Brokers Need to Know that Bitcoin has an Economic Flaw

by Victor Lund on January 10, 2018

But the biggest gains may be ahead.

If you took economics class in college, you understand that currencies of any type have a relationship between four very important metrics: MV=PQ.

M is the total amount of money supply in circulation.
V is the velocity of money and the frequency that it is being circulated.
P is the price level
Q is the inflation adjusted index of goods and services.

The economic flaw with Bitcoin is that you cannot buy much with it. Sure – we hear these isolated discussions about people buying houses with Bitcoin, but those are isolated one-offs. There are companies like Filecoin that pay people in coin for hosting files, another called Steam that allows bloggers to earn coin by writing. Many more are emerging every day, but generally speaking, Bitcoin is investors investing in a currency that nobody uses for goods or services. This is a major problem for cryptocurrencies like Bitcoin and others.

Investors Caused the Bitcoin Bubble

Here is where the speculation comes in. There is no government involved in cryptocurrencies like Bitcoin. It is a truly free market economy.

Sovereign currencies are managed. The United States and other nations use the equation of MV=PQ to keep the economy balanced with artificial stimulation – government spending, putting money into circulation, setting interest rates, issuing or buying bonds or treasury bills, etc. The ability to tax the economy is a big control lever.

There is no doubt that the money pouring into Bitcoin and other cryptocurrencies is outpacing the economic output. The value run up in Bitcoin value after an 8 year trend of about $1000 that has been caused by the capital markets buying Bitcoin. The buy side demand is outpacing the sell side. We believe that Bitcoin and many other crypto currencies are being driven by hedge funds and electronic traders. They have electronic buy and sell points that are executing. When a few major investors follow the same trading pattern, the currency gets erratic. If a bunch of people sell, then the currency will fall to the bottom. As long as speculators continue to buy and hold – it will go up.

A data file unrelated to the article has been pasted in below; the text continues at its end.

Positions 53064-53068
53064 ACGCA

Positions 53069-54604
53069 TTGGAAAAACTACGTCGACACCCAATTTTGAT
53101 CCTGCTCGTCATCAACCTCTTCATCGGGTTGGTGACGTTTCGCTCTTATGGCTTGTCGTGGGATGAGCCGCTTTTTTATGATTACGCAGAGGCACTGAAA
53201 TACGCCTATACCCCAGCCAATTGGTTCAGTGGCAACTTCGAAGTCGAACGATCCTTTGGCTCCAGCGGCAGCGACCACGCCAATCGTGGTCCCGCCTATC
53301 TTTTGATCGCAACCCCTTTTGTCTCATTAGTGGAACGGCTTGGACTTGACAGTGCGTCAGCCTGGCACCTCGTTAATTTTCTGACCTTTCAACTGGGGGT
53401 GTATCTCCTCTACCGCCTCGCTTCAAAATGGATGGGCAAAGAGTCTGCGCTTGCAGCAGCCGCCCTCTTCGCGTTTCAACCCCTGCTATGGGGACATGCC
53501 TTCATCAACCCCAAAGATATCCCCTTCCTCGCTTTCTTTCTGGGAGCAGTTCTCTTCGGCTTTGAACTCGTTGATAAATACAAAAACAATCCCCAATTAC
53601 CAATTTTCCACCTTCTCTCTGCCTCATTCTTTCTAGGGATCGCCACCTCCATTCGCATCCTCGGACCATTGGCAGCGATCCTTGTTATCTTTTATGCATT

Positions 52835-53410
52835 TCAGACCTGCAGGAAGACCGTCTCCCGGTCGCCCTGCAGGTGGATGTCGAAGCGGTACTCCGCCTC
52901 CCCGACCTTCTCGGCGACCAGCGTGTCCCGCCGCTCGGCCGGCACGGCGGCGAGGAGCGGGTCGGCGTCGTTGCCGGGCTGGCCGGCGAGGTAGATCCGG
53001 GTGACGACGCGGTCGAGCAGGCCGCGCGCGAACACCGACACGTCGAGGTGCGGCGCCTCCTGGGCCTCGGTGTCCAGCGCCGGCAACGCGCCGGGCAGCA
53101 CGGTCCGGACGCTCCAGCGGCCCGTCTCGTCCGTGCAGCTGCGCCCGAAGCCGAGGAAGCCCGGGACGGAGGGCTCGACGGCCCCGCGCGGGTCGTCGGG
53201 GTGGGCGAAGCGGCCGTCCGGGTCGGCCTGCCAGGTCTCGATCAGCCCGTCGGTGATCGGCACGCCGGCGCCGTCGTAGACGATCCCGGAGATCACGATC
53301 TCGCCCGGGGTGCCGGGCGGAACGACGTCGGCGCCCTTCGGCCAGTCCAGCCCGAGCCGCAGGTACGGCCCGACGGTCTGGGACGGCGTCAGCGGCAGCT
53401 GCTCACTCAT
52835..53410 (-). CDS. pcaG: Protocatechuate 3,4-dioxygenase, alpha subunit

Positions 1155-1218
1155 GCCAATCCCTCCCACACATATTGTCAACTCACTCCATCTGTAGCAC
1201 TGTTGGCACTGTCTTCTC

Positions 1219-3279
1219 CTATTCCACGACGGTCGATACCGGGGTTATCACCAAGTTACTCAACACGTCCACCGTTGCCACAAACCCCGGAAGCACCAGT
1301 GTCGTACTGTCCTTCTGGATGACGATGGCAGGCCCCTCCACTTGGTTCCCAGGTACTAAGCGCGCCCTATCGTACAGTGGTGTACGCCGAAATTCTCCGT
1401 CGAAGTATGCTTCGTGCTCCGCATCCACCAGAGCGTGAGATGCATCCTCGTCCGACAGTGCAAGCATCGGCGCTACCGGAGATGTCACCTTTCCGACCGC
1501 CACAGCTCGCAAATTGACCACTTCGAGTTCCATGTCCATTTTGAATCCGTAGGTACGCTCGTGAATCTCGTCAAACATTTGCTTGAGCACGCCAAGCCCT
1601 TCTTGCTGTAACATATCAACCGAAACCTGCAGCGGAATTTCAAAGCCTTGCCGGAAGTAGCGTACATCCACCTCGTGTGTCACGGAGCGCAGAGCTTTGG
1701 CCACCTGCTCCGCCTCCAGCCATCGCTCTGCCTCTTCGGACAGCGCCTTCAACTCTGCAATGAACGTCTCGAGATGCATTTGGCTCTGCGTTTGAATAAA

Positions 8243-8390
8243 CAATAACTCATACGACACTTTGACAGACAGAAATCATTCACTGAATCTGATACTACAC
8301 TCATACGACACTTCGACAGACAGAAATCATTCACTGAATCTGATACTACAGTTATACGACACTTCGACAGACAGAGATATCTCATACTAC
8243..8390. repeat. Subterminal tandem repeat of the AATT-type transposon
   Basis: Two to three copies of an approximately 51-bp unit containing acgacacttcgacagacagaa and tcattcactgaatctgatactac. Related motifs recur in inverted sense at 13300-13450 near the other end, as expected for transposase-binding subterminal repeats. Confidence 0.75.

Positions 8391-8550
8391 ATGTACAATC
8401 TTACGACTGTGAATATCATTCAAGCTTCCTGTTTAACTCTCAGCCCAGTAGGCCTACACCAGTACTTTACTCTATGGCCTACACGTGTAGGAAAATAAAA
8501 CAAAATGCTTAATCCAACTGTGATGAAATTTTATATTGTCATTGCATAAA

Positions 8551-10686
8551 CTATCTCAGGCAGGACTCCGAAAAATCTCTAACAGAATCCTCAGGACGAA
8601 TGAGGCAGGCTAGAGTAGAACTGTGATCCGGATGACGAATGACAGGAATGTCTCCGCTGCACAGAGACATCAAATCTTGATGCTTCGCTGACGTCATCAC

In the case of Bitcoin, the traditional value that lasted from 2008 to 2016 was $1000. Investors poured a lot of money into the currency in 2017, driving the price up as high as 19,000 before a year end correction down to $15,000. Investors get this, so some are taking gains and looking for the next cryptocurrency run up – probably Ripple or the some next currency.

Tip of the Iceberg

The lack of government intervention in cryptocurrencies means that nobody pays any tax. And there is nothing that artificially controls the value. It is like a return to the gold standard. Depending on where you live, this is a major impact. When governments take a third or half of the profits in a company away each year, it is dilutive to the company and the investor. Imagine the growth of your company without any tax consequences. Imagine the growth of your portfolio without any capital gains taxes.

Startups and small businesses represent new opportunities to put Bitcoin to work. They have the highest cost of capital, and represent the largest and most profitable segment of the economy. This demand for capital among these emerging companies is underserved in the marketplace. Venture Capital firms rarely make investments in tiny companies or boring companies on mainstreet. But there is good news! Cryptocurrencies need to find a real trading economy. The coins need to be put into real businesses with real people who are buying and selling real goods and services that have real value. The economy has not emerged with Bitcoin yet, or any other currency. But we believe that it can.

This is what I mean by tip of the iceberg. Startups are emerging that embrace the blockchain and cryptocurrency economy. Investors are looking for substance. That is what creates an emerging market. The money needs to flow somewhere, and the stock market is oversold already.

I think that we are looking at the tip of an iceberg. The volatility of cryptocurrency will balance out as real companies start growing within the new economy. There is lots of capital available to the first companies in – without the onerous government oversights government manipulation, or regulations like Dodd-Frank or the SEC. Investors in cryptocurrency deals and blockchain deals are investing with a small amount of their treasury in high risk ventures with the understanding that losses are as likely as 20x gains. This is definitely not over.

Additional Note:

We are watching Kodak with great interest. They have launched an initiative to help photographers secure the rights to their images using Blockchain. The announcement doubled the value of the stock, and this may be the initiative that saves the company as they emerge in the new economy. Anyone who has dealt with Getty Images understands the amount of economic value that is possible from recovering licensing fees on photos used illegally. In real estate, the MLS is at the center of most photo copyright submission on behalf of the broker, but the Library of Congress is making it difficult to register copyright in bulk. More on this soon.

Leave a Comment

Previous post:

Next post: